If , one can have the following corollary.

Corollary 4. *If , , and , , satisfythen two 4D hyperchaotic Rabinovich systems described by (1) and (3) achieve global synchronization.*

If , one can derive the following corollary.

Corollary 5. *If , , and , , satisfythen two 4D hyperchaotic Rabinovich systems described by (1) and (3) achieve global synchronization.*

If , one can obtain the following corollary.

Corollary 6. *If , , and satisfythen two 4D hyperchaotic Rabinovich systems described by (1) and (3) achieve global synchronization.*

If , one can have the following corollary.

Corollary 7. *If , , , and satisfiesthen two 4D hyperchaotic Rabinovich systems described by (1) and (3) achieve global synchronization.*

*Remark 8. *Corollary 7 is easier to be used than Theorem 1 and Corollaries 4, 5, and 6. But Corollary 7 is more conservative than those results.

##### 3.2. An Application to Synchronization of 3D Chaotic Rabinovich Systems

Consider the following 3D Rabinovich system as a master system:where is the state variable and are four positive constants. As the bound in (2), one can assume that there exists a constant such that

One can construct the following slave scheme associated with system (19):where is the state variable of slave system and , , and are the external controls.

Let for . Then, one may construct the following error system for schemes (19) and (21):

In this paper, we choose , , and . Thus, the 3D error system described by (22) can be rewritten as

Constructing the Lyapunov functionand using the similar method in Theorem 1, one can have the following synchronization for 3D chaotic Rabinovich systems.

Theorem 9. *If satisfythen two 3D chaotic Rabinovich systems described by (19) and (21) achieve global synchronization.*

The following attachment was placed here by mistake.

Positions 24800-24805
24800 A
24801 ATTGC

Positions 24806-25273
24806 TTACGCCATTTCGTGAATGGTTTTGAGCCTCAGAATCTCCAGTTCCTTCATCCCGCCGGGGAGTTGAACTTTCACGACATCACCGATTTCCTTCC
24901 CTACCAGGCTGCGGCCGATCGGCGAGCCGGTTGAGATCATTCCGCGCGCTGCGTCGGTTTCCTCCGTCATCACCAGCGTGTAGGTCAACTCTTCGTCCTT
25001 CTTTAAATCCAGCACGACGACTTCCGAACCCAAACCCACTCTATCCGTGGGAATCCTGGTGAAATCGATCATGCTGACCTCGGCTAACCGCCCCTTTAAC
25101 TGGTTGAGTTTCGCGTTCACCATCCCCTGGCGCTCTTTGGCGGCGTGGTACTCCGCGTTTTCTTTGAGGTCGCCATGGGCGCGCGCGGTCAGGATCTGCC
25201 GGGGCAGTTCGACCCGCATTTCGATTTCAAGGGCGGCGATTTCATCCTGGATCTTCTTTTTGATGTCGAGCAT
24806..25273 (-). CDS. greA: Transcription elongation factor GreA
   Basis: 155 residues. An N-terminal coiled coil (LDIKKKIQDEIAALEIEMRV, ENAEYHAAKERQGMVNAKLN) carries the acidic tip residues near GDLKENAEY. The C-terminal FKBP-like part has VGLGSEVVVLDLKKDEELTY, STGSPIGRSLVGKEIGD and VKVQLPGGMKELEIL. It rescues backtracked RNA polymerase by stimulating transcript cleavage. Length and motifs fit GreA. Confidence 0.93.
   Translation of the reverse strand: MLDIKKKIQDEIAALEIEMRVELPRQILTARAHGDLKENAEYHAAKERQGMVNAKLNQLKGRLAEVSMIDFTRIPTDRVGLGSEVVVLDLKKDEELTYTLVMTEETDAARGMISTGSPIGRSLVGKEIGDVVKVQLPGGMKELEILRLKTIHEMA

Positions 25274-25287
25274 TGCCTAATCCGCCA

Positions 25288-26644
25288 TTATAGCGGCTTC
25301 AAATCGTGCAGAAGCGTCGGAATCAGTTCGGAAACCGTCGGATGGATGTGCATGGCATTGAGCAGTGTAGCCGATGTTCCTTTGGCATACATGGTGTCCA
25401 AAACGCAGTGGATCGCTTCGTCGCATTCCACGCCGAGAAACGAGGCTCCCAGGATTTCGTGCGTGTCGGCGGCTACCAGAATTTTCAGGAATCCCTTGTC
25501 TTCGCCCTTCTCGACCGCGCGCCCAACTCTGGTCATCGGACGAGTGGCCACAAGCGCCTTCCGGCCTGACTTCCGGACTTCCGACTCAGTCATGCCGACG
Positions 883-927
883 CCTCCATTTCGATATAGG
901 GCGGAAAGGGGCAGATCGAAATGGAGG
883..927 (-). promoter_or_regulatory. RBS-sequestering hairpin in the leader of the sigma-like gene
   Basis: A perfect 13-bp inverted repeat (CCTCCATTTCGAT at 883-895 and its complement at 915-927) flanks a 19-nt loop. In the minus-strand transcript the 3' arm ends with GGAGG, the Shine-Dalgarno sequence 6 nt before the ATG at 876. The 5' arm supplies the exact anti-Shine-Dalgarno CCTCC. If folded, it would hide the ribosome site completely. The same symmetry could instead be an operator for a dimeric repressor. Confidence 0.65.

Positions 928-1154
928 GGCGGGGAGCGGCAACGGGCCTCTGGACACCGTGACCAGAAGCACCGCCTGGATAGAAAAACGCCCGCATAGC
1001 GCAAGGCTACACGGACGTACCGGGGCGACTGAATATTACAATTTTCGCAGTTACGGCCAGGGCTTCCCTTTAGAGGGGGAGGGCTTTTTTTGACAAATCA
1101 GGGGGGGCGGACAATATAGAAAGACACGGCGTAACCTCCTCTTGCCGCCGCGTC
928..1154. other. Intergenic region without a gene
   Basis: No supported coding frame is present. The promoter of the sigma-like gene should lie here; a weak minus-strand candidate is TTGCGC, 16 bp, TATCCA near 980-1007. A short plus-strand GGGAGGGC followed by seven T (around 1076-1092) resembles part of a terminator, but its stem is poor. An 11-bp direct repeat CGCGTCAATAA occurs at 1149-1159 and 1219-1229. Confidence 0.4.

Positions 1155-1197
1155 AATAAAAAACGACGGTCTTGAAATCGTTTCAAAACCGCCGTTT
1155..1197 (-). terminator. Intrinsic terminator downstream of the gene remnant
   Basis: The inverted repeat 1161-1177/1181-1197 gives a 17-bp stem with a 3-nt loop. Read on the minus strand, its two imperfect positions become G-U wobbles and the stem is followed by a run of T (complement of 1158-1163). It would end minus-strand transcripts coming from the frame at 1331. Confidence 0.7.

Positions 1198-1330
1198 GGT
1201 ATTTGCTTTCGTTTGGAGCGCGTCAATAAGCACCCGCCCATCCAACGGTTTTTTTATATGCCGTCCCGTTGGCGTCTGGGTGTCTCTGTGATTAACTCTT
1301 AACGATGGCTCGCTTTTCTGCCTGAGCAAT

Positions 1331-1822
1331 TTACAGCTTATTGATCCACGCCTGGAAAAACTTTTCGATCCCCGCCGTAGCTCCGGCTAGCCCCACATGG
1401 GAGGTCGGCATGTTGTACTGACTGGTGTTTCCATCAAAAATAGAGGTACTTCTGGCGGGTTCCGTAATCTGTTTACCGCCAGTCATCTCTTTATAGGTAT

#### 4. Three Illustrated Examples

*Example 10. *Consider the 4D hyperchaotic Rabinovich system described by (1) with , , , , and . The initial condition is . Figures 1 and 2 demonstrate attractors of (1), in which the bound of is 6.7, that is, , .

Then, one can study slave Rabinovich system described by (3). The initial condition is , , , and . Defining for , one can derive error system (5), where the initial condition is , , , and . By using Theorem 1, one can deriveIf we choose , , , and , then . We choose . Figure 3 illustrates the trajectories , , , and for error system (5), which can clearly demonstrate the synchronization of hyperchaotic systems (1) and (3).

If in (26), one can derive thatAfter setting , , and , one can derive by Corollary 4. We choose . Figure 4 reveals the trajectories , , , and for error system (5), which can clearly illustrate the synchronization of hyperchaotic systems (1) and (3).

If in (26), one can obtain thatSetting , , and , one can derive by Corollary 5. We choose . Figure 5 gives the trajectories , , , and for error system (5), which can clearly reveal the synchronization of hyperchaotic systems (1) and (3).

If in (26), one can haveSetting , , and , one can derive by Corollary 6. We choose . Figure 6 gives the trajectories for error system (5), which can clearly reveal the synchronization of hyperchaotic systems (1) and (3).